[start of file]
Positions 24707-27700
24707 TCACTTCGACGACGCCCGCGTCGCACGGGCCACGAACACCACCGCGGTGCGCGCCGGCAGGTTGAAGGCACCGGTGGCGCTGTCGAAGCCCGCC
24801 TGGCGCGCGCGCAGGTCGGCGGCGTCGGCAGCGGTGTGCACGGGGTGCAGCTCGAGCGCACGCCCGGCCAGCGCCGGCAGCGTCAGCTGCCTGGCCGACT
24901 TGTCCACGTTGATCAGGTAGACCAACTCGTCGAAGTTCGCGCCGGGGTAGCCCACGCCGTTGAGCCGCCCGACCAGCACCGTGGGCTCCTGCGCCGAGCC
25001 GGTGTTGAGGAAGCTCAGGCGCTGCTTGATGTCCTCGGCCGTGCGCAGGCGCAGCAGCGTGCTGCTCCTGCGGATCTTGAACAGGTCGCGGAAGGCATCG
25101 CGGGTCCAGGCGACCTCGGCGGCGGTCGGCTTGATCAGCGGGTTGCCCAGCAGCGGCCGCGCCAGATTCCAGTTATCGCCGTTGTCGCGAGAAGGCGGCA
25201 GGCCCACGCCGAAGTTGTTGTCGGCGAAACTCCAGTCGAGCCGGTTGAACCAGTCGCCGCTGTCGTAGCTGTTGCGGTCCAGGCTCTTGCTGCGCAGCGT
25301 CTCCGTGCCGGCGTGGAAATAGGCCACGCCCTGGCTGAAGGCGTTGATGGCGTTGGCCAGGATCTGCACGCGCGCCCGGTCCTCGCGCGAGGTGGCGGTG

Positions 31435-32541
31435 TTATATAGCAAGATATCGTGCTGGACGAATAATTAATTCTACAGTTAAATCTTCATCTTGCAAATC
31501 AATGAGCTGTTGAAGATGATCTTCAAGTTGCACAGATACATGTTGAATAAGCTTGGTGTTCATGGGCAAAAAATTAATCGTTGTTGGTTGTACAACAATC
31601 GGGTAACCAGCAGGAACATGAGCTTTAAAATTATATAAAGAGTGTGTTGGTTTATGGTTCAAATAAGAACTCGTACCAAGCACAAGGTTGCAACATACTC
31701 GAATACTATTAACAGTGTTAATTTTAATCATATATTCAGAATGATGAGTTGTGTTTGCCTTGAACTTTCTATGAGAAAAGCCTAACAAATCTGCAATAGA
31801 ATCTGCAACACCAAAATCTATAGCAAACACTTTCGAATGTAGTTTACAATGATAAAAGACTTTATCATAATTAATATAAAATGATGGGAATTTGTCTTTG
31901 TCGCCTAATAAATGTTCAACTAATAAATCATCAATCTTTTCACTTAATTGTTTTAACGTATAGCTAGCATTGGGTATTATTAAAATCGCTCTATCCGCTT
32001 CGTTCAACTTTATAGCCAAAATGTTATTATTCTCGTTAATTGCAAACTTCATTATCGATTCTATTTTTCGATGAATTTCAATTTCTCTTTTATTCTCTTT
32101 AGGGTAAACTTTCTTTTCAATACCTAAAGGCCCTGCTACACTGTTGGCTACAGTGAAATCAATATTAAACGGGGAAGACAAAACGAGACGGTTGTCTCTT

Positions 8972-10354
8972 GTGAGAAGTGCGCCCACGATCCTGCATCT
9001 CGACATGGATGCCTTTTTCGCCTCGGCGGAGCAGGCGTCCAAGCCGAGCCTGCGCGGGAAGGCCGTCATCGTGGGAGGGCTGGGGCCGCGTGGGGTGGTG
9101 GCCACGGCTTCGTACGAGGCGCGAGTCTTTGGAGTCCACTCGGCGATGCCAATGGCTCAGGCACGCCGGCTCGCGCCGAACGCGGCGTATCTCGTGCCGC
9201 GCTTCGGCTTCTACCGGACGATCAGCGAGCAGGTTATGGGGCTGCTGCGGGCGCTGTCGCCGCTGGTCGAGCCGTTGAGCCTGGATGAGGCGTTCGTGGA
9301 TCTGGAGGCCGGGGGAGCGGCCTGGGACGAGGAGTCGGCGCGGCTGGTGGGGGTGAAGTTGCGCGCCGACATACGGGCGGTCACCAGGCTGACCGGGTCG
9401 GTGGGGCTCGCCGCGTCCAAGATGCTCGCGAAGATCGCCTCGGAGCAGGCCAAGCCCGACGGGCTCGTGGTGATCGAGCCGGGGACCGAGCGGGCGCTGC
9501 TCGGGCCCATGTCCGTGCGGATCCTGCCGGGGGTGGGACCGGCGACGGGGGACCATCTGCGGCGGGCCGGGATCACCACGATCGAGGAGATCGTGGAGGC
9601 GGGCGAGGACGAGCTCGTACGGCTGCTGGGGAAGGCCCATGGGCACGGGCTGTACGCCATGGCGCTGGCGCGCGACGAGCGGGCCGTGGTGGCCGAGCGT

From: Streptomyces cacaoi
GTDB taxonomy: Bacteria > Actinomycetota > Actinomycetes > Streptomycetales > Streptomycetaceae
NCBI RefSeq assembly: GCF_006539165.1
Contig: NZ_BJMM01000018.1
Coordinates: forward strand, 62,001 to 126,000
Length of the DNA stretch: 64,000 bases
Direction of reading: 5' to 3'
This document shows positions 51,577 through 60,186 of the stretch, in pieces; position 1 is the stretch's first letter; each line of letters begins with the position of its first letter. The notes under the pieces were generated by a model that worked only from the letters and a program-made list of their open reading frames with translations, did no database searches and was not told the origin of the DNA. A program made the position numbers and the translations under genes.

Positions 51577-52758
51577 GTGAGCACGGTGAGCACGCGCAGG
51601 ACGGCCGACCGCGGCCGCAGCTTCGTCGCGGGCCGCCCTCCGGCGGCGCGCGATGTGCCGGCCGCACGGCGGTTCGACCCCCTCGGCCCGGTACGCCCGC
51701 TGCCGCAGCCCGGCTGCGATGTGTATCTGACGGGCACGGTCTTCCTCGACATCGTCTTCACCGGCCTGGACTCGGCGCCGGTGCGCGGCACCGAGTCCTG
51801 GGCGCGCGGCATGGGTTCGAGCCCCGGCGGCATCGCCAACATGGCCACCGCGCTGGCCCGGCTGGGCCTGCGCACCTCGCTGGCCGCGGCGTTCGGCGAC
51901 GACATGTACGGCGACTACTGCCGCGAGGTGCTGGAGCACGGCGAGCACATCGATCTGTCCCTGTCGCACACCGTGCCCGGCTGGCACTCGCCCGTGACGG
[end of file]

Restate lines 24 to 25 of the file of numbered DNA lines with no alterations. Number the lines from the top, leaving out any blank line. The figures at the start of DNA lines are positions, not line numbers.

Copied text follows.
9401 GTGGGGCTCGCCGCGTCCAAGATGCTCGCGAAGATCGCCTCGGAGCAGGCCAAGCCCGACGGGCTCGTGGTGATCGAGCCGGGGACCGAGCGGGCGCTGC
9501 TCGGGCCCATGTCCGTGCGGATCCTGCCGGGGGTGGGACCGGCGACGGGGGACCATCTGCGGCGGGCCGGGATCACCACGATCGAGGAGATCGTGGAGGC